Antitragicus muscle

Last revised by Reabal Najjar on 15 May 2023

The antitragicus muscle is an intrinsic muscle of the outer ear that is part of the broader auricular muscle group.

  • origin: posterior surface of the antitragus

  • insertion: tail of the helix

  • innervation: posterior auricular branch of the facial nerve

  • action: assists in ear movements

The antitragicus muscle originates from the antitragus, an eminence opposite the tragus located on the inferior part of the pinna.

This muscle inserts into the tail of the helix, the upper and back part of the pinna.

The antitragicus muscle is situated adjacent to other muscles of the auricular group, including the helicis major, helicis minor, and tragus muscles.

The posterior auricular artery, a branch of the external carotid artery, is responsible for supplying the antitragicus muscle.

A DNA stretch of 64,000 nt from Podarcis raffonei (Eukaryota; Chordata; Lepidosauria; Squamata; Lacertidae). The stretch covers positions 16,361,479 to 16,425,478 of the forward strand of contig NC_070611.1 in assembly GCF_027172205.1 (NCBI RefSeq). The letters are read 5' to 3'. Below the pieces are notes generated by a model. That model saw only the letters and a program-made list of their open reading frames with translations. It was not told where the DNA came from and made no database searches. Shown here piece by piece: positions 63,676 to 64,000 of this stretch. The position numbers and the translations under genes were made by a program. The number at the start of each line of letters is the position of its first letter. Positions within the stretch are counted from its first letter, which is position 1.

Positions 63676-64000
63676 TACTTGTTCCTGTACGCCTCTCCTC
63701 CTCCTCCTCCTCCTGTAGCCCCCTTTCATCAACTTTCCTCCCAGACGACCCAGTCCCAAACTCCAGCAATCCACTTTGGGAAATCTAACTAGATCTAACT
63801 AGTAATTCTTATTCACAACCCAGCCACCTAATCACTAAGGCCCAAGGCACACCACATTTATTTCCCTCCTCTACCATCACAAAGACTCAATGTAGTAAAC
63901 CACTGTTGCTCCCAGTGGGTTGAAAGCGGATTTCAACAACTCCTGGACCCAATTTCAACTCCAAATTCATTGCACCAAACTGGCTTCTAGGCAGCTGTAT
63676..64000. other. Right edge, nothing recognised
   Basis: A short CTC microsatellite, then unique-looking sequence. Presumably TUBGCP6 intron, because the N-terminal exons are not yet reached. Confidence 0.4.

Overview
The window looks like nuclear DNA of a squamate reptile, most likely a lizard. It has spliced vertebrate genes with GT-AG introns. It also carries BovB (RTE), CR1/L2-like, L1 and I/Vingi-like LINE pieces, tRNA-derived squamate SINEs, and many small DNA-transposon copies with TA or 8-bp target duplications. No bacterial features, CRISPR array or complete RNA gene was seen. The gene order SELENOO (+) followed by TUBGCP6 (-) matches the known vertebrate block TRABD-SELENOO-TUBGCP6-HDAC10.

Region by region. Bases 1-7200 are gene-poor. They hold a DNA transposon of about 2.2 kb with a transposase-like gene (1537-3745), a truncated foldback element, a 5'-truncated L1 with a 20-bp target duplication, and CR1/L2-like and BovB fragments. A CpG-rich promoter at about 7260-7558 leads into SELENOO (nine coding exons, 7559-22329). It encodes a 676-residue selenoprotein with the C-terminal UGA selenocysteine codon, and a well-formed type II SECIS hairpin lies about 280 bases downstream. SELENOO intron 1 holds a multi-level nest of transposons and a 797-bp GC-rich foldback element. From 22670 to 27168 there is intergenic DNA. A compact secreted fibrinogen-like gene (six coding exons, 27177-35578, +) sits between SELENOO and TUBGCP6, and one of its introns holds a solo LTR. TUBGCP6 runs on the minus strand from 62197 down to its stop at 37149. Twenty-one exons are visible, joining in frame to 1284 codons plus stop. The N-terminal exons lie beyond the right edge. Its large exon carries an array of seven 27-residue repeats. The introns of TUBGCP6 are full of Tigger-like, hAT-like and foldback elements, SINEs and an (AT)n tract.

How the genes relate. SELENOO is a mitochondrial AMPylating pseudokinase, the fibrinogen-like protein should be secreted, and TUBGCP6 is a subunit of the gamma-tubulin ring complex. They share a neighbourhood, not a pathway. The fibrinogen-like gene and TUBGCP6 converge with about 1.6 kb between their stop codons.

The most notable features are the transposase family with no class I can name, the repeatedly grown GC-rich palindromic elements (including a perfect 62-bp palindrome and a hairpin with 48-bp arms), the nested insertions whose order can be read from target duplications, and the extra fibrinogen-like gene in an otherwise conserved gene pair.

The posterior auricular vein, which generally parallels the artery, takes care of the venous drainage for the antitragicus muscle.

Innervation for the antitragicus muscle is provided by the posterior auricular branch of the facial nerve 2.

The antitragicus muscle aids in making minor movements of the ear. However, the extent of its functionality varies among individuals, with some demonstrating more precise control over these muscles than others 1.

The antitragicus muscle, like other auricular muscles, exhibits a high degree of variation. Some individuals may have a hypertrophic, or enlarged, muscle, while others may possess a rudimentary or even absent muscle 2.

The antitragicus muscle, along with other auricular muscles, develops from the second pharyngeal arch during embryonic development 1,2.

ADVERTISEMENT: Supporters see fewer/no ads

Updating… Please wait.

 Unable to process the form. Check for errors and try again.

 Thank you for updating your details.